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Zaghari-Ratcliffe: Forced signing of false confessions in Iran

Zaghari-Ratcliffe: Forced signing of false confessions in Iran

Zachary-Radcliffe, a British-Iranian Nassan, said he had signed a “false confession” in the presence of a British government representative before returning to the UK in March after six years in detention in Iran.

“The revolutionary guards took me to the airport. I did not see my family. Instead, they forced me to sign a confession in the presence of the British government,” Zachary-Radcliffe told the BBC. Evening.

And she continued, “They told me they would not let me board the plane (…) They told me they had received the money,” referring to the 400 400 million old debt that London owes in support of Iran. .

“Then why did they put me to sign a false paper? These are false confessions,” she asked. Zachary-Radcliffe explained that there was a British officer at the time of the signing, noting that the incident was documented on video.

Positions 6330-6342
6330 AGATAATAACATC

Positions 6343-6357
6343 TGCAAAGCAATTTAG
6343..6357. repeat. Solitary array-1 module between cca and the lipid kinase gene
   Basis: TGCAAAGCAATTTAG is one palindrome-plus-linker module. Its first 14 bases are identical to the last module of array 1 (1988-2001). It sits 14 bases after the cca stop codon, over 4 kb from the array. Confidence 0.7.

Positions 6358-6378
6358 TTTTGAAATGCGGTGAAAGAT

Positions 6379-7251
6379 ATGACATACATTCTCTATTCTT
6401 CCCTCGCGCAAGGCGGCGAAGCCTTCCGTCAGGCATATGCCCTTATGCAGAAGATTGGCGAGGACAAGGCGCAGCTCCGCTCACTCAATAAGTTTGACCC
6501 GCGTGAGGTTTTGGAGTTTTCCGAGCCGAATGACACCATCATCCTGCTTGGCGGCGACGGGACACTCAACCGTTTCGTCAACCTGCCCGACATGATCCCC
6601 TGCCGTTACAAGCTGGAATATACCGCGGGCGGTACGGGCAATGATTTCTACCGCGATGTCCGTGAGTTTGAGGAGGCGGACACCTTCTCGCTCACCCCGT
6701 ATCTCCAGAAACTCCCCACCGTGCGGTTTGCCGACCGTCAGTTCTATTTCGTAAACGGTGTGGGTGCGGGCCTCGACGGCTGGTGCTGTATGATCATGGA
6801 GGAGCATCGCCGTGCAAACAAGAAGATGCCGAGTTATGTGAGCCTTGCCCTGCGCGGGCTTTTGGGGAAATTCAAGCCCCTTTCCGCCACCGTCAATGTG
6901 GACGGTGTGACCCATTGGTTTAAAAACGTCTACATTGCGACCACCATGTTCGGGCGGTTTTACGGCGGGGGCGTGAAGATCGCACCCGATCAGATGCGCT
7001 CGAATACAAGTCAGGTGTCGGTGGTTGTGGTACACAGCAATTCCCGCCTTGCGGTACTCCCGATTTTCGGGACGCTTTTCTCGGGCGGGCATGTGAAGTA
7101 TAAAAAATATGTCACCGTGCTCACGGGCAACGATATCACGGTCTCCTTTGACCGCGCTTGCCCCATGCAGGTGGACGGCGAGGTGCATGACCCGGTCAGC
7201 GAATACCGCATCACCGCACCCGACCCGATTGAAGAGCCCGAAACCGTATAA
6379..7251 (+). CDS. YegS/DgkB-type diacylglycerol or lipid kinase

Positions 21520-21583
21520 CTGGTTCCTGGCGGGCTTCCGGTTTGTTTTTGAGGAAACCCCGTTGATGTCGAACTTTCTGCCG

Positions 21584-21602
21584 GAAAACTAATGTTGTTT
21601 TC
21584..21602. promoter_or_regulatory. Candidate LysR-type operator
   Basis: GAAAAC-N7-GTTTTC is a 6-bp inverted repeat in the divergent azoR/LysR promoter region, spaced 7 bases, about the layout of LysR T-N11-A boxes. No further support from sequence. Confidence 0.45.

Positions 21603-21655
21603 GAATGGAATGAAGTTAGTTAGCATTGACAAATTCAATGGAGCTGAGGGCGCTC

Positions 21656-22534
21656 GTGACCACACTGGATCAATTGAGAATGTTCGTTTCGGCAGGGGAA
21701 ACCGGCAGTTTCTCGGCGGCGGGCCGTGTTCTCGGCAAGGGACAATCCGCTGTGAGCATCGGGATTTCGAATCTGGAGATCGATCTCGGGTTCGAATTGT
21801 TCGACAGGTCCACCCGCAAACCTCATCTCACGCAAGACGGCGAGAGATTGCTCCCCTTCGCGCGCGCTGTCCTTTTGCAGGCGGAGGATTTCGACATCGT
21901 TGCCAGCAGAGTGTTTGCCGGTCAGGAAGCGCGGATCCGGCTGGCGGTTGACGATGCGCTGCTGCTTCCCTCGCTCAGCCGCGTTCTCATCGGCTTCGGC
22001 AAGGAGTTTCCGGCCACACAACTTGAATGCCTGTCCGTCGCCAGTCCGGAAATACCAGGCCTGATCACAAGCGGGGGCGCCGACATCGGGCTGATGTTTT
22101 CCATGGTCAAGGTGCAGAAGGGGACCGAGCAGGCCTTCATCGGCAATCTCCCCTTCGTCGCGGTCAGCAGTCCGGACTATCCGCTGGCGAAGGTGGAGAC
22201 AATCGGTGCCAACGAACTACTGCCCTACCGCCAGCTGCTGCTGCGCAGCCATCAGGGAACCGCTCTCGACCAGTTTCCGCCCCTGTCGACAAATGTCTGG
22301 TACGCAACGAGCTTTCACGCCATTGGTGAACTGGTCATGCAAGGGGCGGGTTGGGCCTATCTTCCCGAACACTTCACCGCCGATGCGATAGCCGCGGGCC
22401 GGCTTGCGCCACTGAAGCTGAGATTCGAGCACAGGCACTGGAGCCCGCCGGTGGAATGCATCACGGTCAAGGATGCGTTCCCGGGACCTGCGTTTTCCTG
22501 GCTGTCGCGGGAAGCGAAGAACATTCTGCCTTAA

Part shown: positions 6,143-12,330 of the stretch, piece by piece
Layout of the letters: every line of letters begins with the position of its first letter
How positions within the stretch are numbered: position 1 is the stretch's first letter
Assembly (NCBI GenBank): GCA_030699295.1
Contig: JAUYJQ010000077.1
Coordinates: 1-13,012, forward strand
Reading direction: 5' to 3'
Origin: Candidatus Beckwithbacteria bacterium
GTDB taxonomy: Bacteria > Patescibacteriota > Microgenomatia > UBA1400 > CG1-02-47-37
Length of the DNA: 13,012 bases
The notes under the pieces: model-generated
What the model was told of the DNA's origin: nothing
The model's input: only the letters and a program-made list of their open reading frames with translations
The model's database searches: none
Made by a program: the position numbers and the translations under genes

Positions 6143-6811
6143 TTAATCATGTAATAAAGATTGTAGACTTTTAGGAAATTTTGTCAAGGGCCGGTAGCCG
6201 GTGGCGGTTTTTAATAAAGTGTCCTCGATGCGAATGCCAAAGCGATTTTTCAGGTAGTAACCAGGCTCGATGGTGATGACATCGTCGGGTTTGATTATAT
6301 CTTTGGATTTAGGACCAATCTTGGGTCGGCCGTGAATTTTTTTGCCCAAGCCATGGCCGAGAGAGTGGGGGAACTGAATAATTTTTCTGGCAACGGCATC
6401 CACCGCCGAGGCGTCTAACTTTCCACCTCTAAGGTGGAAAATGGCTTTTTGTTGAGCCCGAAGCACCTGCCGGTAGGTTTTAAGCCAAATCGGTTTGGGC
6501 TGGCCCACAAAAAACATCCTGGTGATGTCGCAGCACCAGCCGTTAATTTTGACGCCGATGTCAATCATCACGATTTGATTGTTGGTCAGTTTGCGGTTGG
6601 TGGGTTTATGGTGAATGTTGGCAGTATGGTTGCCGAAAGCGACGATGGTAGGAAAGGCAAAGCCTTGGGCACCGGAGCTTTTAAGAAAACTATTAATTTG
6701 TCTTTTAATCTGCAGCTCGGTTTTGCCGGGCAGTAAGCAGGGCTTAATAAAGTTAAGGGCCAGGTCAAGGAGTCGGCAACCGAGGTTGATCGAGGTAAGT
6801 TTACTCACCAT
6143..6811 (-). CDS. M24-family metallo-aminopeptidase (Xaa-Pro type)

He acknowledged that their confession had been obtained through torture, and that their confession had been obtained through torture.

Zachary-Radcliffe, 43, returned to the UK in mid-March after six years in detention in Iran on charges of plotting to overthrow the “Islamic Republic”, a Thomson Reuters employee has always denied.

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After London repayed an old debt of 4 394 million (approximately 3 463 million) owed to Iran, he was released along with his twin cousins, Anoushe Ashori.

A British government spokesman insisted that “Iran was subjected to a terrible test until Zachary-Radcliffe left his country” and that London “worked tirelessly to put an end to his unjust detention.”

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He called on Tehran to release all British and foreign nationals detained in Iran.

On May 13, the British-Iranian, along with her husband Richard Radcliffe, met with Prime Minister Boris Johnson to discuss the “mistakes” he had made in London while he was in custody.

At the end of the meeting, Radcliffe noted that his release could have been faster.

In late 2017, Johnson, the then foreign secretary, made the big mistake of claiming that Nazanin Zaghari-Ratcliffe was training journalists in Iran – which he denied – thus giving Tehran a reason to detain him.